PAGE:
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Heavy Cannabis Use Among UK Teenagers: An Exploration

NCJ Number
Drug and Alcohol Dependence Volume: 65 Issue: 3 Dated: February 1, 2002 Pages: 235-242
Patrick Miller; Martin Plant
Date Published
8 pages
This study examined possible differences among heavy cannabis (marijuana) users and patterns of illicit drug use found within the groups.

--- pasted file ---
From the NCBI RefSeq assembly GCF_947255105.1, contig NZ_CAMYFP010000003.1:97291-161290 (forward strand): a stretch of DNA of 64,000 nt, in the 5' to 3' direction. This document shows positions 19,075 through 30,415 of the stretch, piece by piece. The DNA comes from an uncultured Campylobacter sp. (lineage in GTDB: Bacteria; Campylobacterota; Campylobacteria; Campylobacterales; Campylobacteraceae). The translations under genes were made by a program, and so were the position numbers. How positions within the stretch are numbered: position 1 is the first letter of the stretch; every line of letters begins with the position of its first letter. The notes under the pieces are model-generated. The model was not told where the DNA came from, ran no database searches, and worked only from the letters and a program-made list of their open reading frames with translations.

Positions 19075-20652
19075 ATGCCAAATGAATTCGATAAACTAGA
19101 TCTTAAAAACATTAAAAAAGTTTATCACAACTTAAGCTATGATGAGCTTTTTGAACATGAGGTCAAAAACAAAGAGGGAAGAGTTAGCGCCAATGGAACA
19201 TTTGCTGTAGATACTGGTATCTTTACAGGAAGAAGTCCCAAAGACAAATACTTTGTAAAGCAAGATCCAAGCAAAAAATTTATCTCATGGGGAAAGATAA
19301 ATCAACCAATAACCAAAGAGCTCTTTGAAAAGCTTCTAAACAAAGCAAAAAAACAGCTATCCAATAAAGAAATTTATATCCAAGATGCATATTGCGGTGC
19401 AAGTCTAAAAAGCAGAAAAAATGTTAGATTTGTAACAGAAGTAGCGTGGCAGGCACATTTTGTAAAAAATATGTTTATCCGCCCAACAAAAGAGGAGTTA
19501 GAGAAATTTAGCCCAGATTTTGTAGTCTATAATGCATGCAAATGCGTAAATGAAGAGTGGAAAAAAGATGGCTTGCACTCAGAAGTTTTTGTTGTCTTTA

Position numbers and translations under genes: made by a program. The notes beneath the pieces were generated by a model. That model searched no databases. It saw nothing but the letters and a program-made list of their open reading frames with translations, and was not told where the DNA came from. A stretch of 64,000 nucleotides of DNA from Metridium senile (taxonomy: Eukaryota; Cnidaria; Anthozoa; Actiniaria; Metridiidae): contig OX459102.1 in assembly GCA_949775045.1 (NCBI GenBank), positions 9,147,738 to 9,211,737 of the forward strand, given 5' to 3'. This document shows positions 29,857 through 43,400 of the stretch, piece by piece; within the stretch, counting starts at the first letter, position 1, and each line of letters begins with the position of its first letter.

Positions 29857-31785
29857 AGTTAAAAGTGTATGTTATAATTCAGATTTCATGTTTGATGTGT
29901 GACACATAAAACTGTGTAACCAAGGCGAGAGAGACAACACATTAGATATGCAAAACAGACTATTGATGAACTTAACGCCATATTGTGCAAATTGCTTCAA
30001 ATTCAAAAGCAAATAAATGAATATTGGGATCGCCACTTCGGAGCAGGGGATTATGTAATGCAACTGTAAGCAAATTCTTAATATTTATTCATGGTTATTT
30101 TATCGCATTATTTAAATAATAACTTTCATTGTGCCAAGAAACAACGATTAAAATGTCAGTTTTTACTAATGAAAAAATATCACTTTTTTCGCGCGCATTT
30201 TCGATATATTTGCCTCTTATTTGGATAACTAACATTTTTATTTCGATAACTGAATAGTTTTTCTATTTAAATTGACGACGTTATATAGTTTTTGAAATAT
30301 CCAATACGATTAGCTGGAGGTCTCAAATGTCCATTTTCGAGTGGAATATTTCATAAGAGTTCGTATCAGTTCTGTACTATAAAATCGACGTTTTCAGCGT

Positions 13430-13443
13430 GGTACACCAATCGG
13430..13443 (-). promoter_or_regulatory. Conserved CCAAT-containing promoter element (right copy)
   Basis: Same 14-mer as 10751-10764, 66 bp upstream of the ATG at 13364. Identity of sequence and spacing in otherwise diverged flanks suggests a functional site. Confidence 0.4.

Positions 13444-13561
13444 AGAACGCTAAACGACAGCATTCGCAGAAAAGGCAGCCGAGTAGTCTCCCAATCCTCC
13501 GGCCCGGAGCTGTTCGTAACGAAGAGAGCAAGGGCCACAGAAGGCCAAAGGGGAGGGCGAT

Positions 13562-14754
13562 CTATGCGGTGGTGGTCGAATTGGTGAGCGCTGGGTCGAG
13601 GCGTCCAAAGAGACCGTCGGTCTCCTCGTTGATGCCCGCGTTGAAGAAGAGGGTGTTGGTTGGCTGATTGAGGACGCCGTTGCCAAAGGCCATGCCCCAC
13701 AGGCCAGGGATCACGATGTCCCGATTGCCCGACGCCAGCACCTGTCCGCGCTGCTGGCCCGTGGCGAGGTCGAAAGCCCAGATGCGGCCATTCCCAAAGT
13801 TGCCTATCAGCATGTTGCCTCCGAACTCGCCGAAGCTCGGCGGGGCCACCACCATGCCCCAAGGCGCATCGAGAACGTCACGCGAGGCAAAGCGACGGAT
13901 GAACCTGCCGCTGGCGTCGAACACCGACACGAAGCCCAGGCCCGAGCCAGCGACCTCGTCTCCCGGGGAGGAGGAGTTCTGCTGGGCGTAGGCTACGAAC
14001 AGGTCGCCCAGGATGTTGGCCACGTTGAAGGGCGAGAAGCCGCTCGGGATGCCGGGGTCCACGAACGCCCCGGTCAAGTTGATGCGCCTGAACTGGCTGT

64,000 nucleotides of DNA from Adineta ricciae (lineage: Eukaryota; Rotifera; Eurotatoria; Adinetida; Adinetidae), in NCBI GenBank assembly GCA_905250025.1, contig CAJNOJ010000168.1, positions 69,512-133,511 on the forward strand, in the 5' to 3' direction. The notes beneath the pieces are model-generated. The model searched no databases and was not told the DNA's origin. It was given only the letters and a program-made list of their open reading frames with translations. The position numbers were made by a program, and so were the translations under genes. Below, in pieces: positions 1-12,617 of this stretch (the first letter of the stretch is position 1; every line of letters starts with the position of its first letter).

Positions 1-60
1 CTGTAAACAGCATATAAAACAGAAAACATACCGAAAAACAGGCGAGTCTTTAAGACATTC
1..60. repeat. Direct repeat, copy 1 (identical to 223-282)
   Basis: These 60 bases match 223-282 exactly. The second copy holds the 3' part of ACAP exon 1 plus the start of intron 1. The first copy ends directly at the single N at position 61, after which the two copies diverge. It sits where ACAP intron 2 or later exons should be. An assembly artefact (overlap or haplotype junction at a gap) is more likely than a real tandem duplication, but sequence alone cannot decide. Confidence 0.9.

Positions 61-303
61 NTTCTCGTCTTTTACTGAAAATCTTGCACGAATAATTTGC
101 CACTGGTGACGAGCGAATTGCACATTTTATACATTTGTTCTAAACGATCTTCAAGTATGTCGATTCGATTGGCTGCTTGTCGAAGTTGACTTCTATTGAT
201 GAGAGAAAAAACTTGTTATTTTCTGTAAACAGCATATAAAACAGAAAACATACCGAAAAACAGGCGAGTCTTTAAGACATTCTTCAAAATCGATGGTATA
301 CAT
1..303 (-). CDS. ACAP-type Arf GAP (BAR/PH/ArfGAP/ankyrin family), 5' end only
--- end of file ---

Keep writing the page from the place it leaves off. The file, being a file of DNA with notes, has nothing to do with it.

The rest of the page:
A sample of 2,641 United Kingdom students aged 15- to 16-years-old were used as part of the 30 country European School Survey Project on Alcohol and other Drugs (ESPAD). The 201 students who reported using cannabis 40 times or more were examined using cluster analysis, and compared to other students. It was expected that there might be three groups, whose immediate motivations would be broadly described as rebellion against authority, having a good time, and self-medication for stress. This was not quite fully realized. Although there were “antisocial” and “unhappy” clusters, there was no evidence that the remaining “ordinary group” was just out to have a good time. This was probably because there were few variables contained within the study that might measure this motivation. It was apparent that heavy cannabis users as a whole were more likely to go out in the evenings than light users to discos or parties. This applied equally to all three clusters within the heavy user group suggesting that part of the motivation of students in all three was to socialize and to have fun. The antisocial cluster, with 25 percent of the total heavy cannabis users, was characterized as aggressive against others, thieving, and destructive of property. The unhappy cluster, 34 percent of the total, was the most extreme on several variables. They had difficult family relationships, lower self-esteem, and less satisfaction with their own health. The ordinary cluster, 41 percent of the total, was distinct mainly in that its members tended to feel that there were no absolute rules in life that they should not break and that the environment was reasonably stable and predictable. The findings suggest that heavy cannabis using adolescents in the United Kingdom are not a homogeneous group and that different descriptions of the process by which they become users are necessary. 3 tables, 32 references


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